Groupon and Gang : Why Hyperlocal Still Needs Solving [Perspective From A SMB Owner]

[Editorial Notes: Groupon IPO has opened up realities of deal business and we believe that its important to bring perspective from the industry. This is a guest article by Sameer Shisodia (ex-writer at who now runs a hospitality business and also runs a site called ]

While on the numbers front, one might see healthy growth in Groupon’s S1 filing, from the fundamental business model view it looks very very dicey.

I run a small business and have been approached by SnapDeal, Taggle and the likes. Somehow it never made any sense to me.

We’re attracting folks on a certain value proposition, and  that is not based on discounting and “cheap”. On the contrary, its about a certain kind of experience and discounting as deep as these deal sites would like you to do would actually harm the brand! It tends to portray some sort of desperation,  and calls into question the pricing vs value offered otherwise. We’ve also not had a very great experience with deal-hunters, and would rather stick to customers who value the whole experience instead. So we’ve completely avoided it.

I’m guessing this is true, as the second assessment above points out, for a lot of businesses. The deal sites are probably not batting at all for the merchants, and have a suck-them-dry approach. In the medium term, that won’t work well for consumers either (I’ve seen some restaurants create a ‘special offering’ for the deal, specifically, and am very very suspicious of what they’ll serve. I do not want my dinners and experiences ‘discounted’ along with the price.)

Let’s look at what a ‘good deal’ is. (I started as a follow up to this thought process a while ago).

Its something thats a very good Value-for-Money proposition. It doesn’t have to be cheap, or at a discount, for it to be so. Its usually goods or services of good to great quality (remember the low end Chinese bike manufacturers trying to dump cheap bikes in India ? Never took off.) And at a fair price that keeps the VFM high. Alternatively, it could be a low impact (don’t know or care much about quality…) and dirt cheap (…but at this price, who cares) offering.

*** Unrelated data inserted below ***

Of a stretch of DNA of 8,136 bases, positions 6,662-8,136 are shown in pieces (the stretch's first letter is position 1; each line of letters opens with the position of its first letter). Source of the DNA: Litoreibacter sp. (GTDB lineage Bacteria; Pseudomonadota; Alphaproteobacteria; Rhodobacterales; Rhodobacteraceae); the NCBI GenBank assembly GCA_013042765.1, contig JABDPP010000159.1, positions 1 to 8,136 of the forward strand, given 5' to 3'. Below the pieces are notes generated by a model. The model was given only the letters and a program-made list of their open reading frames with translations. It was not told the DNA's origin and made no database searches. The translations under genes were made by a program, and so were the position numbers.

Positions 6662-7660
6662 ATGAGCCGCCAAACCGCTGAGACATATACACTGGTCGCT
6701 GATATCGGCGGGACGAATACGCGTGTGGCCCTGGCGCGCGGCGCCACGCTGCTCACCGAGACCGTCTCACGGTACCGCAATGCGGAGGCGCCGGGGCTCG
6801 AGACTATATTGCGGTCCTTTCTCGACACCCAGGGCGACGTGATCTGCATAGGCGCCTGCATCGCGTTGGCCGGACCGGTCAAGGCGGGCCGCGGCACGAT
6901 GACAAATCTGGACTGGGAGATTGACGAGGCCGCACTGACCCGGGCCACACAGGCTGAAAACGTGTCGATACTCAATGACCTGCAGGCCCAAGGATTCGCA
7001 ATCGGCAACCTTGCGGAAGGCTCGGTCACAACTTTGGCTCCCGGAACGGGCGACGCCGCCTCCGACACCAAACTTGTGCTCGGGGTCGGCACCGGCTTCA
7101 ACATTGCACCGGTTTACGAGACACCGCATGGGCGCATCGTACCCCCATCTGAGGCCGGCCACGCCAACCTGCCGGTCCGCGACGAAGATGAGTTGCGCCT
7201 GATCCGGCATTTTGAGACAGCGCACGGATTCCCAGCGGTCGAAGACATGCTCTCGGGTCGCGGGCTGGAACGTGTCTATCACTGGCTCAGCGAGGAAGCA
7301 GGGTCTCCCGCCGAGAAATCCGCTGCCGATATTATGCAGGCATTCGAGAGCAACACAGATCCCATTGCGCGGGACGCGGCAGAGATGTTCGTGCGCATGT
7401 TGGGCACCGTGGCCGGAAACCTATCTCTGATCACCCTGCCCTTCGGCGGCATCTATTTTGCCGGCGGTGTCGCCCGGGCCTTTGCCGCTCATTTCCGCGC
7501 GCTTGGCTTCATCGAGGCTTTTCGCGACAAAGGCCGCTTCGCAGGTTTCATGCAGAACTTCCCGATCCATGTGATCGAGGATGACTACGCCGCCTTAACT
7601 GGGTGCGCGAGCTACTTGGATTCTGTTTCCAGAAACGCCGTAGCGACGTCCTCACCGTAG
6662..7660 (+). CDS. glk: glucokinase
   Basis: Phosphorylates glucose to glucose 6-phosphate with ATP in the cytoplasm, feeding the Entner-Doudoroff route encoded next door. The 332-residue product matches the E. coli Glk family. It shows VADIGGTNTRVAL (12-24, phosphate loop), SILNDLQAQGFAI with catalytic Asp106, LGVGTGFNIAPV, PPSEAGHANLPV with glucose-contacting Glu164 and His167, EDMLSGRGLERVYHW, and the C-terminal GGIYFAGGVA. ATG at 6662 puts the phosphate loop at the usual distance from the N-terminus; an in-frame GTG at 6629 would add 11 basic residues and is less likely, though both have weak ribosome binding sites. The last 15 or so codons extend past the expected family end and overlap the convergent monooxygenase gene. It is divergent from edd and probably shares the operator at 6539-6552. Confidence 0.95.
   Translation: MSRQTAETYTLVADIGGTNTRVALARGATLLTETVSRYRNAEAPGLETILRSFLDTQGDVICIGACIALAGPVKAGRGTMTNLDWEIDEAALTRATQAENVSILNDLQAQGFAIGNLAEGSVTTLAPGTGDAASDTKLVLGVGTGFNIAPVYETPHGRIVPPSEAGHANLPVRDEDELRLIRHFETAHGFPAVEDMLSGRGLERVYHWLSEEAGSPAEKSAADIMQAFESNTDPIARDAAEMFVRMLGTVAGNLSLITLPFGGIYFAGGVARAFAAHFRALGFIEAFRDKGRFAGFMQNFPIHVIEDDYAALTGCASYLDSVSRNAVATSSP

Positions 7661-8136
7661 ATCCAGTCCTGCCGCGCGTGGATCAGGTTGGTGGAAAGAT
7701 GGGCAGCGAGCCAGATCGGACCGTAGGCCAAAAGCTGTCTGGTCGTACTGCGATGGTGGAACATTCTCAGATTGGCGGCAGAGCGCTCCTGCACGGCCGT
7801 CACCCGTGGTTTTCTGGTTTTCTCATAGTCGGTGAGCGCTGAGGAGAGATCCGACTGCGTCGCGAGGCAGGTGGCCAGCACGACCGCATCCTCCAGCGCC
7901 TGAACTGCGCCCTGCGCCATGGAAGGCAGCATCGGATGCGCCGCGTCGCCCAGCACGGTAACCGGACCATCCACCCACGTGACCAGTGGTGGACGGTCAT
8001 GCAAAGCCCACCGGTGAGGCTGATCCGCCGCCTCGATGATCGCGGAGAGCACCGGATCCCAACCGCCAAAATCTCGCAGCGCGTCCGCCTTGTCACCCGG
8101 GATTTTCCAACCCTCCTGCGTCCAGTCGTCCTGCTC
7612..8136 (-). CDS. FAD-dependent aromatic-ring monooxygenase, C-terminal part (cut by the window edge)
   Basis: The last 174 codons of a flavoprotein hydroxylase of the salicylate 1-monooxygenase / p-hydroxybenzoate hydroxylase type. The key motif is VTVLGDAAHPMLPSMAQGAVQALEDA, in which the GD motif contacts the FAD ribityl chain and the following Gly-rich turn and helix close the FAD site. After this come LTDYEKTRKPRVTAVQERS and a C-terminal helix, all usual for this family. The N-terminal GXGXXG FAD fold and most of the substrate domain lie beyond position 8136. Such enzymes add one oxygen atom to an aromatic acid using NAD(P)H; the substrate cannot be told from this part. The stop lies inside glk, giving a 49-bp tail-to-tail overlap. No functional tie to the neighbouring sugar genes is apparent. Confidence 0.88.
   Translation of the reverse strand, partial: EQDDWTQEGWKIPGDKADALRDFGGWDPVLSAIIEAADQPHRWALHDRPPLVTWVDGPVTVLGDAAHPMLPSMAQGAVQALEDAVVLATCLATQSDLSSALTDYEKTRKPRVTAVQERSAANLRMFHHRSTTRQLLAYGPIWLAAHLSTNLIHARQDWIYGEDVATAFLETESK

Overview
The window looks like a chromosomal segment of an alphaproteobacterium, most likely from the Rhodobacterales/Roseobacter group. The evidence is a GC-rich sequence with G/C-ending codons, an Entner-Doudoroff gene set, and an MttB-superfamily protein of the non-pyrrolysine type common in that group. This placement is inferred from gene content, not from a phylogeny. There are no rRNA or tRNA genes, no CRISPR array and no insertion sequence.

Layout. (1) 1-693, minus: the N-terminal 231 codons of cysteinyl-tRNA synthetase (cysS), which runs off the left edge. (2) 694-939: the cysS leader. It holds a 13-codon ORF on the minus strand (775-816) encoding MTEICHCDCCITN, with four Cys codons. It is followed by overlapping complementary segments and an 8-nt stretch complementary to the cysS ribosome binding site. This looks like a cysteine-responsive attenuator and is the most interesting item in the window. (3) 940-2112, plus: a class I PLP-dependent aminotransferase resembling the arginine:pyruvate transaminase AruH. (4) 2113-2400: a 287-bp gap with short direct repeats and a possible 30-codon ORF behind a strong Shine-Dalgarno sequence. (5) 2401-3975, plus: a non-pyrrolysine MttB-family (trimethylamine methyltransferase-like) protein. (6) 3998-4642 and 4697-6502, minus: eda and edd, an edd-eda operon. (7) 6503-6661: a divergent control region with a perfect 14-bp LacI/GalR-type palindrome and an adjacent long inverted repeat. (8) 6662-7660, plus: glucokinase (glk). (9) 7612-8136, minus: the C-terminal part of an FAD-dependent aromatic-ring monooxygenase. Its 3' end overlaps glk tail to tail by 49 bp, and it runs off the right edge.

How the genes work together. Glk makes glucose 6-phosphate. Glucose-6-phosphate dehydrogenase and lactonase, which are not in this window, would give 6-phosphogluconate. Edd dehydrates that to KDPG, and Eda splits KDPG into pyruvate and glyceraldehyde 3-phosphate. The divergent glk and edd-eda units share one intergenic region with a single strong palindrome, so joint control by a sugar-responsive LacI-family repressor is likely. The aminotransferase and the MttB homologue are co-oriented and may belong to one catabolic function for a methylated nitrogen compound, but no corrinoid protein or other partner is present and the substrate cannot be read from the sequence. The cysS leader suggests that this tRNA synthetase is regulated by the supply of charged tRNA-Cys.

What merchants need from deal sites is probably one of the following

  • Announcement and price discovery (for a new business/products). Just want a lot of people to know about it. Don’t want to discount much – and in fact would like to discover price.
  • Tryouts (for new businesses or offerings). The messaging is about “hey you like this category, so we thought we’d invite you to try this out”. Its almost like a select/invited/focus group the site needs to manage. Haven’t heard anything like this at all.
  • Stock Clearance.  Have a lot of stuff thats last season/end of line/want to get rid of. Straightforward. Let the consumers know transparently that this is the case. And very very clearly price below real street prices.
  • Last Minute Inventory. Similar to Stock Clearance, but very different in how it’ll be done, who it targets etc. The need is to connect those who’re potentially looking for that inventory, or may hop on at the 11th hour if the price is right, and the unsold, perishable inventory. at Linger, we sometimes have this need.

None of the deal sites seem to be thinking in terms of what they’re solving, really. Everyone seems to be addressing the same set of lowest common denominators, and throwing a lot of money/sales effort at it.

There will be a shakeout and a deals-2.0 pretty soon!

What’s your take?

[Reproduced from Sameer’s blog. If you are running a deal site/or you are a SMB who has offered deals to these sites and want to share your insights/experience, do connect with us]

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